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Discussion Starter #1
Hello everyone!
So I'm a proud owner of my first Unimog, dream truck for many years.
The purpose of this post is to, share my story/frustration, help me find out just what happened and to point me in the right direction to perform a clutch job. I do have the repair manuals however.

After purchase, i drove it home a hilly 250km without any issues. The next day I took it for a 30min light offroad drive. On the way home I pressed in the clutch to downshift into 3rd, I had a little bit of trouble finding 3rd. I was pushing the gear leaver a little harder than I normally would and I felt a snap and my clutch pedal was to the floor without any resistance. I was able to limp home 2km slowly in 3rd. Drove and felt normal, just didn't touch the gear leaver or clutch.
The 404 had a new 500km old clutch, old pressure plate. The engine was replaced old/new also.
The clutch looks to be a puck style and installed in the not advised orientation. However the repercussions (the fingers being able to strike the spring barrels of the clutch plate when miss adjusted), looks to not have happened.
When I opened up the view port on the bell housing, I discovered that two of the three release bearing springs where not attached... Pictured.
And that the clutch had a material (most likely clutch friction material) lodged between the clutch and the pressure plate. Two pictures of this.
I can't see the riveted ring of the 4th picture in pictures 2 and 3.
Anyway needless to say I need a new clutch. Just wanted to share my story and see if this has happened to anyone else.
I will update this post with pics as I get into it.
Any input of how this could have happened would be appreciated.
What are people's thoughts on the puck/ceramic vs the organic clutch preferences?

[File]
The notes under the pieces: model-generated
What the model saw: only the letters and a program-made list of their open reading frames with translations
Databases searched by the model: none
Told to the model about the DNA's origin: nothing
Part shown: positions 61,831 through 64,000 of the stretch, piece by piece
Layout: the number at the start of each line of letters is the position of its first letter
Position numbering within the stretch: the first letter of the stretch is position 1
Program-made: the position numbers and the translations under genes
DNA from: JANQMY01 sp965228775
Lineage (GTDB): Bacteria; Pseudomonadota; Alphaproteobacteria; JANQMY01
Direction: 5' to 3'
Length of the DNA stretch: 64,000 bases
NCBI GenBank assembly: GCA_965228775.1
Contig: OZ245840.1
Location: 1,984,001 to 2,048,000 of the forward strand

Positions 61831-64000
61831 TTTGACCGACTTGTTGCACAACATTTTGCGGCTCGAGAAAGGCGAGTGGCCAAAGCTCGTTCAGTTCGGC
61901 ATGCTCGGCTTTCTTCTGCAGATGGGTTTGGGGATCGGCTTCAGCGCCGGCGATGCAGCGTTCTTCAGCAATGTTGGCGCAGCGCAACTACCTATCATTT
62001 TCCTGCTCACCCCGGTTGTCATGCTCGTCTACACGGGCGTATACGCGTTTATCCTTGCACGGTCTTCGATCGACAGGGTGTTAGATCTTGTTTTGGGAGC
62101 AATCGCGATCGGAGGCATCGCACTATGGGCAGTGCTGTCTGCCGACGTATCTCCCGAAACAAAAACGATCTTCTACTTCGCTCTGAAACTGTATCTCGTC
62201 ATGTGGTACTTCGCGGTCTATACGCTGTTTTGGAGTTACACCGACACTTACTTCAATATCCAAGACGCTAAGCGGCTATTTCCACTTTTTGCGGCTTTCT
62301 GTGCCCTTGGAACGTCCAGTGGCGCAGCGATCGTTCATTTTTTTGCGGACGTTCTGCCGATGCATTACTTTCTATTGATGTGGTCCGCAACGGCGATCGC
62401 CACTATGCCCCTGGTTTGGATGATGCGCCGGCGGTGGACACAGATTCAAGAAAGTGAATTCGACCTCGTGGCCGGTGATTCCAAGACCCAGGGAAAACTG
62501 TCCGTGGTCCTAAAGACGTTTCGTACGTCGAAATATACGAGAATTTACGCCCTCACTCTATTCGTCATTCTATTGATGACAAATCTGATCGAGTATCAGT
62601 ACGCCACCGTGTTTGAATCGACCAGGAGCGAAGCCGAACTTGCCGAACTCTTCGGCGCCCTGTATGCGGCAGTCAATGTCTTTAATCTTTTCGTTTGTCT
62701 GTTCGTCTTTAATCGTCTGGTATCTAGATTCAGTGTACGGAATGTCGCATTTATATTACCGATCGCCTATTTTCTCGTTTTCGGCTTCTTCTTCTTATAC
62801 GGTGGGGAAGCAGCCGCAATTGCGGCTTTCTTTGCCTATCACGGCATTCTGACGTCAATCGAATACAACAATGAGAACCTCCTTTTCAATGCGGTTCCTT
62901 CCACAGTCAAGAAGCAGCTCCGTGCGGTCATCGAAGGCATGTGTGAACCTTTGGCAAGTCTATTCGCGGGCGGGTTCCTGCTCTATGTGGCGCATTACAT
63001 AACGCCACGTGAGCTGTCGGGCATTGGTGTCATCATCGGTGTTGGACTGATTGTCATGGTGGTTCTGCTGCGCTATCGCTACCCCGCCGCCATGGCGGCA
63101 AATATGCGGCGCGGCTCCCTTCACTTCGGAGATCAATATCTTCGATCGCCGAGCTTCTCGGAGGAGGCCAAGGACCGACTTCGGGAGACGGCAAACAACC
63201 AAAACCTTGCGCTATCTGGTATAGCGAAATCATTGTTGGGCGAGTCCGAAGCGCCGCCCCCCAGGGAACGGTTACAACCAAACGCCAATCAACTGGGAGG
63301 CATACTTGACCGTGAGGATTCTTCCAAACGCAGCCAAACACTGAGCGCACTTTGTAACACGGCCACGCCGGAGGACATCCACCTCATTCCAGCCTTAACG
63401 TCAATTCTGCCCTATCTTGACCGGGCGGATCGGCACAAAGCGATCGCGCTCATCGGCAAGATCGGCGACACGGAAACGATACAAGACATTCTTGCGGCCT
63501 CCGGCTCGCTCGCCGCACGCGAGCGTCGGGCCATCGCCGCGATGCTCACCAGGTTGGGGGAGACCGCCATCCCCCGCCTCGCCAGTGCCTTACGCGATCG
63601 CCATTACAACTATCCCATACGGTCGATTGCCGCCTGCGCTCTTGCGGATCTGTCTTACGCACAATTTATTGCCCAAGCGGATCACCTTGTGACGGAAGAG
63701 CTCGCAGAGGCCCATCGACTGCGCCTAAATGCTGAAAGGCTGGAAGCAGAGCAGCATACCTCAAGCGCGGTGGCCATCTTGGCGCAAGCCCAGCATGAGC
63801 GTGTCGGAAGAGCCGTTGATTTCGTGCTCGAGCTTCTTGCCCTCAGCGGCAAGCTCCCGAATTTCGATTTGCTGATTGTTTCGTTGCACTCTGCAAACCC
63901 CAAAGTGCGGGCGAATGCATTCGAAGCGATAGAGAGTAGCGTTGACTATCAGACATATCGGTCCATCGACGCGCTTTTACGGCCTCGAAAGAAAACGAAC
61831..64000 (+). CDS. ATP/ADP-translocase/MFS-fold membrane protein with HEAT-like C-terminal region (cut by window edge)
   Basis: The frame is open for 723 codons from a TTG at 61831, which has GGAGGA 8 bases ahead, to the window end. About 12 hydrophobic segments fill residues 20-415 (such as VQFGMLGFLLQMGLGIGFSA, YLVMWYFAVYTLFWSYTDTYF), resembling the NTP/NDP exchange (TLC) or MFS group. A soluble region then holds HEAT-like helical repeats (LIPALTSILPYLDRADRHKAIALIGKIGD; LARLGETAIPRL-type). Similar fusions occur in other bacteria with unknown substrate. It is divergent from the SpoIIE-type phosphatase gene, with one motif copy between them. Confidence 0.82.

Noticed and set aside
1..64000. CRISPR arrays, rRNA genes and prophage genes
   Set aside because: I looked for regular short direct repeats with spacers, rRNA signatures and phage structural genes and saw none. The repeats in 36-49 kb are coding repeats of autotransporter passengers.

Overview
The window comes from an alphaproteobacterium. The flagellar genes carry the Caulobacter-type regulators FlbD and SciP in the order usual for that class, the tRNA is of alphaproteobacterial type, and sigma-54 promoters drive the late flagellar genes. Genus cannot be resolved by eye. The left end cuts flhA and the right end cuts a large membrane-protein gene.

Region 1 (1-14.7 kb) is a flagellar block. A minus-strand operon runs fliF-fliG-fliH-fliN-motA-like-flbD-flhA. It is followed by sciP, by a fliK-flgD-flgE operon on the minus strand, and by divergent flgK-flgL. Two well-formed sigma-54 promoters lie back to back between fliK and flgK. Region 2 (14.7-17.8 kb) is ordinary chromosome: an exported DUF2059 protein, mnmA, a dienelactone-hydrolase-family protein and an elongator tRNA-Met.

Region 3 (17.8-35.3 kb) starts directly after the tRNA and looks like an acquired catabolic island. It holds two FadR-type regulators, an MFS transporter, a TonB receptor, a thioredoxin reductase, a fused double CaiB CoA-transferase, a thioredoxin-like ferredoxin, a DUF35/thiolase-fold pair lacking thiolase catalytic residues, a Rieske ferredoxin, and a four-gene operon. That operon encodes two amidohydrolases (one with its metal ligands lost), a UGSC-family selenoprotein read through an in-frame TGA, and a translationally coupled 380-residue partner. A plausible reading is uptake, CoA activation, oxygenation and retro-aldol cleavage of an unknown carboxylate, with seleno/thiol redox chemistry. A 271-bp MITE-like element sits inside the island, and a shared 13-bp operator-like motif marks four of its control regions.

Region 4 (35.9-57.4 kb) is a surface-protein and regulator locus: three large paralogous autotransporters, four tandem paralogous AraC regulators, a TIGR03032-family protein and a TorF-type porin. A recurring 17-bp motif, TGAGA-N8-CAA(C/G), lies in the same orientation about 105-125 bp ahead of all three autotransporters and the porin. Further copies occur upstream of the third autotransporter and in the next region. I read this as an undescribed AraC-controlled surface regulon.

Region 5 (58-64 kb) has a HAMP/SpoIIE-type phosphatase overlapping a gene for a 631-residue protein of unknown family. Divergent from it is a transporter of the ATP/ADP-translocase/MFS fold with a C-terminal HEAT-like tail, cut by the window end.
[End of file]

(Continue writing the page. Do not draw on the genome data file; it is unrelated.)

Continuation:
I plan to replace the clutch and pressure plate as per the Mercedes Unimog book. They instruct (basically) to free the engine, remove radiator and fan, free the bell housing from the engine then move engine against grill. This should give enough room to get to the clutch. Is this method recommend?
Other than the clutch kit and coolant what else would you suggest to replace?
Thanks everyone!


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Did you by chance push in the clutch in low gear and let the truck roll down a hill and pick up any speed?
 

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Discussion Starter #3
Hey.
No, I don't tend to ride the clutch like that. I prefer not to rely on the brakes for the majority of deceleration or to maintain speed. I don't think I done anything incorrect in the operation of the drive.
Thanks DokaTD.
 

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I have done two clutch replacements now but both with the engine out so not exactly apples to apples. I hear it can be done engine in but it’s going to be pretty tight in there. Personally, if I were gonna do it, I would also replace the throw out bearing and maybe even the pilot bearing depending on how it looks/feels just to be sure. It’s a PIA to get to it all so much more cost effective to do it all while your in there. As for puck vs disk, I have used the puck the last two times and have no complaints. Is yours a hard or soft cab? Reason I ask is it will probably be much easier to position an engine lift on a soft cab to support and align the motor.
 

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Discussion Starter #5
Thanks TMogger.
Yes, it's a Swiss soft top. Shop Manual requests to remove the windshield and shows a long hoist attachment bar that runs the length of the removed value cover with eyelets at the ends. It appears to be bolted to the block with the valve cover bolts. Neat method. Just need to fabricate one. I plan to get the four piece clutch set.
Thanks for the input TMogger!
 

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Here are some 404 clutch photos. Probably nothing too helpful, but I'll post them in case there is something that might help the orientation of things, etc.

Some show carnage, some just t the OEM pieces.
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You didn't do anything wrong. I think you had a failure that many of us had with a bad production run of pressure plates. One of the pivot points under one of the three pressure plate actuating levers has collapsed. That drops the pressure on that arm, the pressure plate does not disengage on that 'corner', and the clutch drags as it did with you. You can't shift gears. You push a little harder (the normal thing to do) and the springs get into the clutch disc. Your pictures show that. Lots of bad things follow.